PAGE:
Scientific Management as proposed by F. W. Taylor is a method based on a time and motion technique which have actually been divided into steps which helps in determining how fast a particular job can be performed and to the identification and elimination of all practices which leads to the wastages of time. The basic ingredients of time and motion technique begin with a stop watch as an input while the output consisting of an instruction sheet containing exact sequence of operations necessary for the work with exact time the same has to be completed (Klaw, 1979).
The management theory suggests for every man in an organization is like one of a train of gear wheels (Haber, 1964:24) and it is these workers who are responsible for the production of a part of the complete product. The development process has to be subdivided into various sections with each section responsible for a part of the whole product rather than the whole product and at the same time various automation techniques are being introduced so that workers can be assigned to single task while external supervisors were meant for the purpose of control. (Miller, 2002).
Now we take up the case of Timbuk2. The company headed by Rob Honeycutt followed the way through which Toyota used to produce cars after implementing the use of Toyota Sewing System. The procedure gets unfolded with the product development process has been subdivided into various phases with output of each phase being the input of next phase.
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A particular operator has the responsibility of a portion of the complete product and once he or she finishes its job, the output is being moved on to the next operator who performs the next operation. Hence in principle this product development process of bags for bike messenger services in Timbuk2 represents a very ideal case for possible implementation of Scientific Management Principle. Since the management policy targets starts with the grass root level with workers doing repetitive jobs. In Timbak2 similar policies are being followed. The company has been very active in obtaining new technology and modifying production techniques. Now looking into what Scientific Management suggest the states that a worker in a repetitive job is more interested in just achieving the minimum required target.
He is not at all concerned with the term productivity and growth of the firm and is more of less involves itself just to the domain he or she is actually. To get over these problems, Taylor proposed many concepts of which some were accepted at the time of proposal only like the case of Ford while others were appreciated later. But still there are a large number of managers or trade unionists who is actually not a believer of Taylor’s Theory. Their point of contention is that it is rarely or better to say not at possible to have identical economic interest for both management and workers.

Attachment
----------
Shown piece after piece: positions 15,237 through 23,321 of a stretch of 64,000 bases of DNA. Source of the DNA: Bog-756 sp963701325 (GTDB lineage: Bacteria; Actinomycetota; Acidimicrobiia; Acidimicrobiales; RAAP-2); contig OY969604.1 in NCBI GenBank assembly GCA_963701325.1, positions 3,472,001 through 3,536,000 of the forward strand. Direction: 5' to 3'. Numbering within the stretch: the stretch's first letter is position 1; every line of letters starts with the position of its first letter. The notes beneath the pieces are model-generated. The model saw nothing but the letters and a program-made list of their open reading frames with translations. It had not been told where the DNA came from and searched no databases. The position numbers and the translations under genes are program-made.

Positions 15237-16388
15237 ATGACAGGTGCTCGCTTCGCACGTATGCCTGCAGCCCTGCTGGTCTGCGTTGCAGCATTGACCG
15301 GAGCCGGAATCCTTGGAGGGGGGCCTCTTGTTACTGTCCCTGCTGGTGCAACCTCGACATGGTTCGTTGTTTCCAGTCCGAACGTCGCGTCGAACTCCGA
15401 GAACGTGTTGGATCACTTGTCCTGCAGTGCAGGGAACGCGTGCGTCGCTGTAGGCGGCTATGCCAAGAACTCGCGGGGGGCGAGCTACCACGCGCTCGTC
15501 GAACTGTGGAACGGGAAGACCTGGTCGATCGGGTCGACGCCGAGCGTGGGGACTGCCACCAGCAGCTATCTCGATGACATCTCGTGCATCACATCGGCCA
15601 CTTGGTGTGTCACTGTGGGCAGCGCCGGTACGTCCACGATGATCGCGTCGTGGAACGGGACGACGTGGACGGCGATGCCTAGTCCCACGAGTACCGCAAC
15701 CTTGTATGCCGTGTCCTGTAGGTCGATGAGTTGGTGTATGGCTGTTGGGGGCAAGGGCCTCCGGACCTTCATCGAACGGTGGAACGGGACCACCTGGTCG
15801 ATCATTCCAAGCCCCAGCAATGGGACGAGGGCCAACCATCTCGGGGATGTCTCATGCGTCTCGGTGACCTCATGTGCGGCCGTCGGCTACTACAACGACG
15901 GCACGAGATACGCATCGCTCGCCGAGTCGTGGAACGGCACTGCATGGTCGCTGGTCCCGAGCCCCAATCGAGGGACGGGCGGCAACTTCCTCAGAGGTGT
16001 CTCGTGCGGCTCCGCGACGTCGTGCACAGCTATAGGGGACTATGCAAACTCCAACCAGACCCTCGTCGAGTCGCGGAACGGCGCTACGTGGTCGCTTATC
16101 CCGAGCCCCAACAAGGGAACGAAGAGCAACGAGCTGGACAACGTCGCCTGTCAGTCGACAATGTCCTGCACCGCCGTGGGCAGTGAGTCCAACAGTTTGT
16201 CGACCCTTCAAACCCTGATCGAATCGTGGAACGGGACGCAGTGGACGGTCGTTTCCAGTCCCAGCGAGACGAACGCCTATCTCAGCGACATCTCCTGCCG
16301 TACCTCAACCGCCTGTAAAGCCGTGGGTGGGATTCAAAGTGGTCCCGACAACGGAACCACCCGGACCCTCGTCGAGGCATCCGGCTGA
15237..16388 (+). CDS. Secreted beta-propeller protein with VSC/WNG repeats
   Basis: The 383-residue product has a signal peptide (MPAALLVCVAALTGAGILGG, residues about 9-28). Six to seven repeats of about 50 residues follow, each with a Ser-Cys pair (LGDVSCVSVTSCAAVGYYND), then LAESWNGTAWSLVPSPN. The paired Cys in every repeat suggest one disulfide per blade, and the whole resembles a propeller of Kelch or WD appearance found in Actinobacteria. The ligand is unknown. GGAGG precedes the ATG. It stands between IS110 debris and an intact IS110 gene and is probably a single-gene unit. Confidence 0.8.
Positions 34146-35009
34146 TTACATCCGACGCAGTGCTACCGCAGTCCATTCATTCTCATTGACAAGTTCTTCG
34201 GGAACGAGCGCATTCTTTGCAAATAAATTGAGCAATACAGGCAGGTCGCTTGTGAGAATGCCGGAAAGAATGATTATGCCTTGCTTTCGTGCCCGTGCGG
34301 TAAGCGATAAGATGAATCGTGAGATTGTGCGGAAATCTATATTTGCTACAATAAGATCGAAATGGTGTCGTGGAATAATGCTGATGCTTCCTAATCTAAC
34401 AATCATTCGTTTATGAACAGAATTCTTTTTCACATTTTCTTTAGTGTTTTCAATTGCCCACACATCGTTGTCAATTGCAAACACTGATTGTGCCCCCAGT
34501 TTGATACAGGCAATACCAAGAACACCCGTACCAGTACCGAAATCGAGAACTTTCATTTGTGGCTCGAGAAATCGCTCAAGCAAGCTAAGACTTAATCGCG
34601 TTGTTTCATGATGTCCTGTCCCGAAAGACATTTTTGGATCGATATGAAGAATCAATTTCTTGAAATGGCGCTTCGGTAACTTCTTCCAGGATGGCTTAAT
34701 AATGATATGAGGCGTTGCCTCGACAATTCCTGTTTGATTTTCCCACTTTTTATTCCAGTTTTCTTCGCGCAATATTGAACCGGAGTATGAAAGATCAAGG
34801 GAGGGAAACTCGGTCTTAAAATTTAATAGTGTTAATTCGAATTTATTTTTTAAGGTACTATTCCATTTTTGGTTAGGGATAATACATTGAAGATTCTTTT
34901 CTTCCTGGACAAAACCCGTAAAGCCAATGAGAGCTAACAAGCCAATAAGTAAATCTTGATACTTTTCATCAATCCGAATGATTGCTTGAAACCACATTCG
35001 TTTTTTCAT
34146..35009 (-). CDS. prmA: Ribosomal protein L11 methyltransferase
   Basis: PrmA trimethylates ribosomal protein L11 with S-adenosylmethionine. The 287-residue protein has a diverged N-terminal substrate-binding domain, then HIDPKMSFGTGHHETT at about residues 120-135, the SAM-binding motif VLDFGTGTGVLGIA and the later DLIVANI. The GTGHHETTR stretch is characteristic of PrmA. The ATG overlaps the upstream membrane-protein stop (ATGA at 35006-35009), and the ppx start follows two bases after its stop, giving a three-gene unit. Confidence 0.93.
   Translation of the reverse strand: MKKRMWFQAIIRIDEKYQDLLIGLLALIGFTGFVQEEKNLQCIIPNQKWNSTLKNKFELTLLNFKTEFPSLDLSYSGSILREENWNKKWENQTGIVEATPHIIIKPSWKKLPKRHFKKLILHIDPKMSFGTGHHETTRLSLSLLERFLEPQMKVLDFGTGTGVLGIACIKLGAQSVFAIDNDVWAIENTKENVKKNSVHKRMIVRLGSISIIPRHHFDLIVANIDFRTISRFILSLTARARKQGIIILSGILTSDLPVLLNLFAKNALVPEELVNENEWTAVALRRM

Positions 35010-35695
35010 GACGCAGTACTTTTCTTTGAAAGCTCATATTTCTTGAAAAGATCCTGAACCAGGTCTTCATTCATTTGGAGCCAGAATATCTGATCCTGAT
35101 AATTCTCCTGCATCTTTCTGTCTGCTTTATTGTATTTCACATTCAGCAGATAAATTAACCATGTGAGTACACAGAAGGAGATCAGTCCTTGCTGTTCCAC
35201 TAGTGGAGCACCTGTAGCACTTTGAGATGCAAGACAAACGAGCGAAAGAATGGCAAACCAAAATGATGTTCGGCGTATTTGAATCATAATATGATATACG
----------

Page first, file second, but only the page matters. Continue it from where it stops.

There is mistrust between workers and managers. Managers are more interested in improving efficiency and overall performance of the firm and consider this as their own responsibility while the worker views every attempt of training and improvement of technology or modernization process as a tactics by the management to reduce work force and extract more work by the reduced number. Workers’ concerns are not baseless. Taylor’s method has automation as the culminating point. By automation, we mean more and more work is to be done by machines and company’s reliance on workforce will considerably get reduced. This will again undermine the interest of the employees and the point from where Taylor’s theory of total prosperity starts, gets lost. Taylor had suggested for regular training of employees to improve productivity. He also made a point that a worker should be given rest breaks to get over fatigue (Taylor, 1911). This will help to get more output with longer duration of inventory utilization. His idea of training and work arrangement has the motive that a worker should be made to think that more work will result more output and finally more payment. But despite having so much novelties and goodness and loads of appreciation from great people like Henry Ford, from the beginning itself the theory was under fire and its applicability has always been a matter of discussion. The theory which was actually meant for improving efficiency and production later faltered and the same became reason of absenteeism and lack of commitment among workers.
Moving on to employee’s contribution in improving the and The company has been able to successfully maintain a very harmonic relationship with
According to Backer, in his paper of 1998, implementation of scientific management gave immediate result with drastic fall in the over all cost of production with more and more product being produced at a much lower price thereby causing great change in the way it was consumed by the masses. But it was on the part of management to implement this concept fully. They lacked in this regard thereby causing unrest among workers causing emergence of trade unionism which Taylor used to hate and workers started going to strikes.
Their causes were genuine because despite having 33% increases in overall production, workers were not given a considerable portion of the additional profit the companies made. The management started comparing their work force with machines and hence the era of low wages despite high performance started. This causes some of the great strikes in American history with one being suffered by US Steel Industry (Baker, 1998). Again it was Taylor’s Principles which received the blame both from the management as well as labor unions.
Later the same principles were accepted by labor unions and were widely respected once better deciphered as beneficial for organized work force because of its clause of maximum prosperity and regular training to meet different production and efficiency targets (Backer, 1998). So finally Taylorism changed the relationship between the management and the workers.
But still it was not considered as the perfect concept. Unorganized and unskilled had to face much of the heat caused by its implementation. They had to go with least of wages. This started making effect on organized sector. The skilled labor can now easily be replaced by easily trainable but unorganized and cheap workforce. And again the method and its goal were criticized in every quarter (Baker, 1998).